Democratic Primary Is On In East Hampton

Councilman Jeff Bragman, far left, will challenge Supervisor Peter Van Scoyoc, middle, for the Democratic nomination in a primary in June.

There will be a June primary for the East Hampton Town Board and East Hampton Town Trustees nominations, pitting three Democratic hopefuls against the 12 candidates endorsed by the East Hampton Town Democratic Party in February.

Councilman Jeff Bragman will seek to unseat Supervisor Peter Van Scoyoc in a primary race and grab the top slot on the fall ticket, where one of the two men will face the Republican Party’s choice for the race, Ken Walles.

John Whelan will enter a now three-way race, with incumbent Councilwoman Kathee Burke-Gonzalez and Cate Rogers for the two Town Council seats that will also be on the November ballot. The two primary candidates who garner the most votes from Democratic voters in June will face Republican nominees George Aman and Joe Karpinski,

And three-term incumbent Trustee Rick Drew, who was passed over for endorsement for another term by the Democratic Committee in February, will ask Democratic voters to keep him on the party ticket in the fall.

The primary ballot will have 10 candidates for nine spots on the Trustees ticket: the nine incumbents, including Mr. Drew and cross-endorsed Republican Trustee James Grimes, and newcomer David Cataletto, whom the Democratic committee endorsed for its 2021 slate instead of Mr. Drew.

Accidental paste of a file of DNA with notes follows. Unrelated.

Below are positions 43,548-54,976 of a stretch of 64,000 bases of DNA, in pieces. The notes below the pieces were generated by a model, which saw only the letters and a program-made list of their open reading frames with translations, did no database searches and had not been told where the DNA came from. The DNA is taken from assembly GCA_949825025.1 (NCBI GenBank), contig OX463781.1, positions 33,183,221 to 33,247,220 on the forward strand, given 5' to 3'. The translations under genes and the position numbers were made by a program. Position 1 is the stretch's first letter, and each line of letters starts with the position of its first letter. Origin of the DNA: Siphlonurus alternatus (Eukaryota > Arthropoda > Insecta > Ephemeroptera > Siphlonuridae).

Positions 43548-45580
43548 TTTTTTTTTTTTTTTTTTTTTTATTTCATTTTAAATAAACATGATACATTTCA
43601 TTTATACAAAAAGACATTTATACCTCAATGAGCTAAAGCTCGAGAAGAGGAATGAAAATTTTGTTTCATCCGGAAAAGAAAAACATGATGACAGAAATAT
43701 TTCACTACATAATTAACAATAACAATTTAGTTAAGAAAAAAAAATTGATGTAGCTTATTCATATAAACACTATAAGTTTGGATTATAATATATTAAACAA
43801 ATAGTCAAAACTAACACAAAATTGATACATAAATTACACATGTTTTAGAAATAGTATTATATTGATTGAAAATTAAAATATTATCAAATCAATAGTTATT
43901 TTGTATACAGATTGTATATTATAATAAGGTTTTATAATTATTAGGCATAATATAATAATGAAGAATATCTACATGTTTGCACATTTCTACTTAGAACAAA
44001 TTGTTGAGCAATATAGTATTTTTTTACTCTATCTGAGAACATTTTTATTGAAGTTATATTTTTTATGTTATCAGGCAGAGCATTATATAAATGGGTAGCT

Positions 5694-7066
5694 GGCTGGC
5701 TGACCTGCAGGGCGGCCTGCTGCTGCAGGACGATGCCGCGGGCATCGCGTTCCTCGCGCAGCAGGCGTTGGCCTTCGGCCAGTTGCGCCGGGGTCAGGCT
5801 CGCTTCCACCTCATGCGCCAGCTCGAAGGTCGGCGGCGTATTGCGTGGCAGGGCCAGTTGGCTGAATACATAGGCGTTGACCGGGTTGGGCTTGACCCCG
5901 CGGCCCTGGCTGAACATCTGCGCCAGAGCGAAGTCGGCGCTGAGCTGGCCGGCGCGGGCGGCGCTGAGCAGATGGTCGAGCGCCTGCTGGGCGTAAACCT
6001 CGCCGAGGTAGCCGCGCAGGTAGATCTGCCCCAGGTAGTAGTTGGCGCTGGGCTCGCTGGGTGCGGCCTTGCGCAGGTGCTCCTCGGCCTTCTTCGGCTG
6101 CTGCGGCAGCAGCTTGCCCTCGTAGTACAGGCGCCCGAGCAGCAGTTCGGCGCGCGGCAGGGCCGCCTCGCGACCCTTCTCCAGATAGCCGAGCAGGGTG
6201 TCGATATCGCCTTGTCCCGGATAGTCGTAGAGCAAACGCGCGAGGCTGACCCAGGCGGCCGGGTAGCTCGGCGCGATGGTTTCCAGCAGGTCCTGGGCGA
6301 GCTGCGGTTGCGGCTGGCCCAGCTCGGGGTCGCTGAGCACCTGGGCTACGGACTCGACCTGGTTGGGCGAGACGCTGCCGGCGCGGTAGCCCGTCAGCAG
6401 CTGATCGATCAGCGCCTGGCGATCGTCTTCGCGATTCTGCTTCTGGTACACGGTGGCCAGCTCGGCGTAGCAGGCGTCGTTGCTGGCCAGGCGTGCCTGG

The East Hampton Town Republicans also filed petitions nominating nine candidates to run for Town Trustees, though Republican Committee Chairman Manny Vilar, who is one of the candidates, said the party still hopes to substitute other names for his own and that of fellow committee official Reggie Cornelia. He said the party hopes to have nine candidates on the fall ticket.

The three Democratic challengers, along with the committee’s nominees and the Republican candidates, all filed the requisite petitions supporting their candidacy with the Suffolk County Board of Elections this week.

Mr. Bragman, whose four-year term as councilman will end this year, said that he looks forward to the primary race as a health exercise for the party and for East Hampton voters.

“It’s good to give voters a choice,” he said.